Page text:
I think "indie game" is a useful distinction for determining where a game is available and what level of access you may have to the developer (how likely they are to respond to feedback directly and whatnot). Are there exceptions to the rule? Absolutely, but it's still a generally useful metric.
Distribution: I wouldn't classify Valve as "indie" any longer because they own the means of their distribution. You'll never find Team Fortress 2 on Origin or GOG. I'd give the same argument for thatgamecompany: at the time Journey was developed, thatgamecompany would not have qualified as an indie developer because they were tied to the money and platform Sony provided.
The line is fuzzy, but indie games tend to be found in freer markets. Steam's Greenlight program, Microsoft's "Indie" section, and if you don't like a given distribution method or platform, you're likely to find it elsewhere. Thomas Was Alone is available on just about everything, and Mike Bithell has final say over where else it gets ported as the developer. Don't want to buy it on Steam? Get it from his site, from the Humble Bundle, from Desura.
Access: Indie developers tend to be much more available to the general public. They'll have discussions with their fans, they'll incorporate feedback more readily, they'll get in Twitter arguments and join causes. AAA developers tend to be more locked down, controlled by PR. I had a podcast with 100 subscribers, but I could probably get Zoe Quinn on to talk about Depression Quest. That's not going to happen with CliffyB.
I think that may also be why indie games have a bad rap. They're more likely to take on issues and challenge convention than a game with millions of dollars behind it. Moreover, the developers are more likely to voice and stand behind their reasoning, rather than try to claim they're not making any "social commentary." It gets them in trouble because the general public tends to dislike the status quo being challenged, no matter how much it needs to be.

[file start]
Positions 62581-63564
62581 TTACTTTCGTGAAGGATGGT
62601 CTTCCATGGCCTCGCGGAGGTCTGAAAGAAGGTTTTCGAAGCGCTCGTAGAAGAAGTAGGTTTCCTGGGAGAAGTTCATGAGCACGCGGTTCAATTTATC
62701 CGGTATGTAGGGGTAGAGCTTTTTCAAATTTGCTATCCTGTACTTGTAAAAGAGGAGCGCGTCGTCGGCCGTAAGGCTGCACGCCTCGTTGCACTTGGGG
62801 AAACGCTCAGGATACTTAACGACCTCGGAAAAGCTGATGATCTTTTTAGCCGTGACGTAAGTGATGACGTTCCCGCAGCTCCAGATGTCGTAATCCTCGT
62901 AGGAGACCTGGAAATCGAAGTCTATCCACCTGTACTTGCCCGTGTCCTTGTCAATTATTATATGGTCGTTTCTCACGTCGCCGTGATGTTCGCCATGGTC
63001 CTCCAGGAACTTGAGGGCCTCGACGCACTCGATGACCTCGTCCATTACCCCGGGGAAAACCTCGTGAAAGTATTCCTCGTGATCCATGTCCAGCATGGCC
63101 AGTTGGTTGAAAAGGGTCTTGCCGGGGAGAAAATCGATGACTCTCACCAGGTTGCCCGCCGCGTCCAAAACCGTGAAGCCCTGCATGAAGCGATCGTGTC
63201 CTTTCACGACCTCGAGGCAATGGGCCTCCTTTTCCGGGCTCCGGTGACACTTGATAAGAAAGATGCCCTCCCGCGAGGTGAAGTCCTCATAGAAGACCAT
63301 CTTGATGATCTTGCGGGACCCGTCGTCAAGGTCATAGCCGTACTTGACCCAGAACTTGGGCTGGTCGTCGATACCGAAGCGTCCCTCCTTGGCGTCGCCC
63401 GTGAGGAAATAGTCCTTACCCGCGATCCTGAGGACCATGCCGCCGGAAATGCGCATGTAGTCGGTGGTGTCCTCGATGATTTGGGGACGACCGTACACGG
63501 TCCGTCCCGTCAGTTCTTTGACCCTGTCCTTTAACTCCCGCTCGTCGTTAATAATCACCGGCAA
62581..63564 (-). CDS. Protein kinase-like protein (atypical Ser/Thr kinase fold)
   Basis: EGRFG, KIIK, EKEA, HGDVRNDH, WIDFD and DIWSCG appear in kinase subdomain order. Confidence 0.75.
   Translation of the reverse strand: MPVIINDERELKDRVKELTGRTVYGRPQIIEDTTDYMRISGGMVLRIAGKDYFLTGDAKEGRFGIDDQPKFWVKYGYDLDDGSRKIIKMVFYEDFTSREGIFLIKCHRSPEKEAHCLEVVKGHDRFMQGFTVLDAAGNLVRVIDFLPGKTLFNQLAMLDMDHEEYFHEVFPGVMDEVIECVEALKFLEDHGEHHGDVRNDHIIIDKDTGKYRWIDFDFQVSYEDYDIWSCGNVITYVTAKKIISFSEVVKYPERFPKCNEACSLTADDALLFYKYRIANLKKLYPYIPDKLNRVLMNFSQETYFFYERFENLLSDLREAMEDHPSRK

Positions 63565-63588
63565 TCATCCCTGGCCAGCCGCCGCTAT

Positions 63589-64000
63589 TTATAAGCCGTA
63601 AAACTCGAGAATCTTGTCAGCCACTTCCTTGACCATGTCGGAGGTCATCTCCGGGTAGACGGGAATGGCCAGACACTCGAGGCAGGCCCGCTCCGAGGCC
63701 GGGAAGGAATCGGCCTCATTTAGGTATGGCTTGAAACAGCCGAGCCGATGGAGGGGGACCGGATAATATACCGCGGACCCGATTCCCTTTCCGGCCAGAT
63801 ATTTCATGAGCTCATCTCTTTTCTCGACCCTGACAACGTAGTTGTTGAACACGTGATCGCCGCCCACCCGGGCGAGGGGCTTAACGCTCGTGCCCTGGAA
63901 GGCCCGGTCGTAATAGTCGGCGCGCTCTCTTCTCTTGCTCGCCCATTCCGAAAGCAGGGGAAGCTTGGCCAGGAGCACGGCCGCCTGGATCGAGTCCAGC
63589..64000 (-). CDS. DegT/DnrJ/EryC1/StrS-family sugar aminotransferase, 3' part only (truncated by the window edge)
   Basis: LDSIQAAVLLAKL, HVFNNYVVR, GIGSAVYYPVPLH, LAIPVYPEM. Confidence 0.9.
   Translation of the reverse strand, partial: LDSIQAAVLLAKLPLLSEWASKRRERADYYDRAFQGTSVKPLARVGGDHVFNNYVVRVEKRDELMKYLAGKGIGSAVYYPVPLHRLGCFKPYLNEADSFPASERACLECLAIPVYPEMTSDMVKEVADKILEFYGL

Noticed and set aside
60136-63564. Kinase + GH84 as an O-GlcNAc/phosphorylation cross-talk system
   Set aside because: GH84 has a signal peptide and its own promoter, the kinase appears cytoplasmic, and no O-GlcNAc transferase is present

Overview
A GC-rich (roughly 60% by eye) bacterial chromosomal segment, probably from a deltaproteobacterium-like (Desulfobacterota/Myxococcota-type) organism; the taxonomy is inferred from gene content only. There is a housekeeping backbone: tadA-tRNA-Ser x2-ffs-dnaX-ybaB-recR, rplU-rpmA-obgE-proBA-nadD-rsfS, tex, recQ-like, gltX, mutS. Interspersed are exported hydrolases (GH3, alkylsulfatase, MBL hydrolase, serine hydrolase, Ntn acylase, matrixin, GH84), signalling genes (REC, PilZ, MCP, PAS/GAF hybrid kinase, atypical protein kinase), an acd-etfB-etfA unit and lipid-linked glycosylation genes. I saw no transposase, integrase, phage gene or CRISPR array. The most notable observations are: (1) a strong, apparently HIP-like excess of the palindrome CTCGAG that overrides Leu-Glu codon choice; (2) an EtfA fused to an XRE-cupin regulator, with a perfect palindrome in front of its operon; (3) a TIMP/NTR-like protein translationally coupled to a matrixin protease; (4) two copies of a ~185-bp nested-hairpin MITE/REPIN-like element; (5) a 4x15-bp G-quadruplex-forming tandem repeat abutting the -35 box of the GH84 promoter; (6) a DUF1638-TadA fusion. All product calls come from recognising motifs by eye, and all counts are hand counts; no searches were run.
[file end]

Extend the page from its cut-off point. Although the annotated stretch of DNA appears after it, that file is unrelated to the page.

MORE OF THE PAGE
Which, I think, is why looking at how a term is perceived is a bad idea. Game/Show has done this twice now (that I've seen) with "gamer" and "indie games." The argument seems to be that the public has a negative perception of the word, so abandon the word. That's easy, but counterproductive. The public had a negative perception of rap and metal music for a while, and rappers sometimes sing and metal bands sometimes have short hair, so let's just abandon the word and call it all "music."
It's not a perfect analogy, but the point is that you don't just abandon a useful phrase because it's poorly perceived. If people are using the term "indie game" then it maintains some utility. So, it falls to us to better define the phrase, and to remember that exceptions often help define the rule, rather than denying it.
I think "indie game" falls on the class, or maybe even phylum, level of classification. If so, the number of assumptions you can make about an indie game are going to be relatively few. If we start using the phrase appropriately, perception will change, as it always does.